Quadriplegic criminalist Lincoln Rhyme (The Steel Kiss, 2016, etc.) celebrates his nuptials by matching wits with perhaps the most dull-witted of his many opponents: a serial kidnapper whose crimes seem as toothless as they are motiveless.
The first victim, Robert Ellis, is a San Jose media buyer snatched from the streets of New York under the eyes of an unusually perceptive 9-year-old, who not only sees the abduction, but recovers an important piece of evidence—a tiny hangman’s noose—in time to set Rhyme and his allies on the trail to rescue Ellis before he can be properly hanged. A similar noose found at the site where a second victim, Libyan refugee Ali Maziq, was kidnapped outside Naples causes Rhyme to move the honeymoon celebrating his upcoming marriage to his longtime colleague NYPD Detective Amelia Sachs to Italy, where he arrives just in time to watch the first of many tangles between imperious prosecutor Dante Spiro and Ercole Benelli, the enterprising but inexperienced Forestry Corps officer who’s been seconded to the Naples Questura at the request of Detective Inspector Massimo Rossi, who finds the young man keener and quicker than the Carabinieri officer charged with the investigation. From that point on it’s all forensics, all the time, in Rhyme’s quest to catch a culprit calling himself The Composer before he succeeds in killing one of the people he snatches apparently for no better reason than to record the sounds they make. Although hard-core fans of Patricia Cornwell and Kathy Reichs will be duly impressed by Rhyme’s death-on-rats analysis of trace evidence, other readers will miss more sharply distinguished characters, a more memorable villain, and a more coherent plot—particularly once the case takes on aspects of international terrorism and Deaver veers more sharply than convincingly into Homeland territory.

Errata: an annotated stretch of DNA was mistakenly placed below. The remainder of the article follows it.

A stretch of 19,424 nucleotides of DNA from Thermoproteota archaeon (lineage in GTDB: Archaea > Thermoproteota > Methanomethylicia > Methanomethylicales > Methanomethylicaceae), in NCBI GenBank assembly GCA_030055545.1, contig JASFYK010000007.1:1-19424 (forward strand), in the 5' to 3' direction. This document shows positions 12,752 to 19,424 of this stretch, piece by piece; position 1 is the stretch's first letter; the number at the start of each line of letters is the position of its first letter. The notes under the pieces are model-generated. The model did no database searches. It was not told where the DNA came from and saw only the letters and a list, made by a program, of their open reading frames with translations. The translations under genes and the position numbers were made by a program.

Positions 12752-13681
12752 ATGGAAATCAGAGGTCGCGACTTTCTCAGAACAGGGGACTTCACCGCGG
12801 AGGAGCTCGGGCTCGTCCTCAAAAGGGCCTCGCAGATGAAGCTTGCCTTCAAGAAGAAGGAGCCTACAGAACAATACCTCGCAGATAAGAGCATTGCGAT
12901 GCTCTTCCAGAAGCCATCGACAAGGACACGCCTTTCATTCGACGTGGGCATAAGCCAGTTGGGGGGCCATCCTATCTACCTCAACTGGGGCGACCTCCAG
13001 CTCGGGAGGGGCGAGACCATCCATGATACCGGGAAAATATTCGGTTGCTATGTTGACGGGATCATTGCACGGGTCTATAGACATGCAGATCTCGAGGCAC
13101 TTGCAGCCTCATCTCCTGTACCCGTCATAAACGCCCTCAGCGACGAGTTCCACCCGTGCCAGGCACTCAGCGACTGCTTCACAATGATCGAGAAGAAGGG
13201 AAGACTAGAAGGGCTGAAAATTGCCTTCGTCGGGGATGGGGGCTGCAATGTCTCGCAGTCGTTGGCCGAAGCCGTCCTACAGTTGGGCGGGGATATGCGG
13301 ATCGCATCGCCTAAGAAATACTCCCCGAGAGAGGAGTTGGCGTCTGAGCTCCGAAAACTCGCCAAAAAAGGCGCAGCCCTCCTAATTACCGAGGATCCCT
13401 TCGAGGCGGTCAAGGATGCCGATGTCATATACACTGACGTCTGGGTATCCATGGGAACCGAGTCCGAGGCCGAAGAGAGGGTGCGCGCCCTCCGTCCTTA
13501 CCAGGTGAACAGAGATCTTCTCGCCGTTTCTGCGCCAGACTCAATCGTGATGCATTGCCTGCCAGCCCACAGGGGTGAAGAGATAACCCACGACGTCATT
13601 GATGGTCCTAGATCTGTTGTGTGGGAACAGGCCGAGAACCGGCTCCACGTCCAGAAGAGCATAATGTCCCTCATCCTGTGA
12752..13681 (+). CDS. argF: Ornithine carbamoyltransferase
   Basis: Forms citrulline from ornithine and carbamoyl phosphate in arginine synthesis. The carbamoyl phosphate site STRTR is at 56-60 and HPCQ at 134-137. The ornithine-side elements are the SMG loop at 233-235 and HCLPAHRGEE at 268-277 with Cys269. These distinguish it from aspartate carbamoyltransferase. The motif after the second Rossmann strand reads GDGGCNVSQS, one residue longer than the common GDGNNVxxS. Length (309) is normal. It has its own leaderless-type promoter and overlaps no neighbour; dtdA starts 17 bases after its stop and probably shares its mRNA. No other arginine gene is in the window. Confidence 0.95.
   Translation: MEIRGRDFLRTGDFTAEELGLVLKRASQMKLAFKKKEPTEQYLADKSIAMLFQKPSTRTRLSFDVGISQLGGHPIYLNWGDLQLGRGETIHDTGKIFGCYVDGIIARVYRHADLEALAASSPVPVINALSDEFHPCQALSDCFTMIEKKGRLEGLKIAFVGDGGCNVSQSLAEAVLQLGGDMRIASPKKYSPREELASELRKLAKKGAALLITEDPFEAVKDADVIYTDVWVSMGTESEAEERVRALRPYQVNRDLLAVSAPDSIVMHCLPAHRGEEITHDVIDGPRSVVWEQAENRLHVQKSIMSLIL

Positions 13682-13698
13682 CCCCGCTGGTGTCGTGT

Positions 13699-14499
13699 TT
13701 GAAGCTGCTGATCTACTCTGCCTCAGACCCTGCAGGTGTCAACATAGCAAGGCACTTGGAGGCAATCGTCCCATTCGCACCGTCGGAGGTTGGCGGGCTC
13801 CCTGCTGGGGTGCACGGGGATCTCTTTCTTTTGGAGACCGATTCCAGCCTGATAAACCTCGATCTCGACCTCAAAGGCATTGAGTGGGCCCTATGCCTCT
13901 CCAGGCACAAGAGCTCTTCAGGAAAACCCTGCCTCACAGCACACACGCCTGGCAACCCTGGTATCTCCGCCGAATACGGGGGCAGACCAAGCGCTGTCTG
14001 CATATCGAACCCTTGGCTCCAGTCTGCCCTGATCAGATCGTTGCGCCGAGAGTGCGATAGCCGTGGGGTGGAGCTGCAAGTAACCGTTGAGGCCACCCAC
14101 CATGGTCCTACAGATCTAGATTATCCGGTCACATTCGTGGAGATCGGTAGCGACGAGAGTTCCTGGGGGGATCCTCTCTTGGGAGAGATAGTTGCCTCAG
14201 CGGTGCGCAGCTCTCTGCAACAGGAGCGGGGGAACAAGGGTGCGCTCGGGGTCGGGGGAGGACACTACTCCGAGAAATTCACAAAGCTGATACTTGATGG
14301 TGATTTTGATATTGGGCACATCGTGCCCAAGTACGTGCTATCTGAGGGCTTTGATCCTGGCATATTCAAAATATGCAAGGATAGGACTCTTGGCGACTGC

As even Lord Peter Wimsey demonstrated, a detective’s entitled to a break during his honeymoon. Expect Rhyme and Company to be back to fighting strength by next year.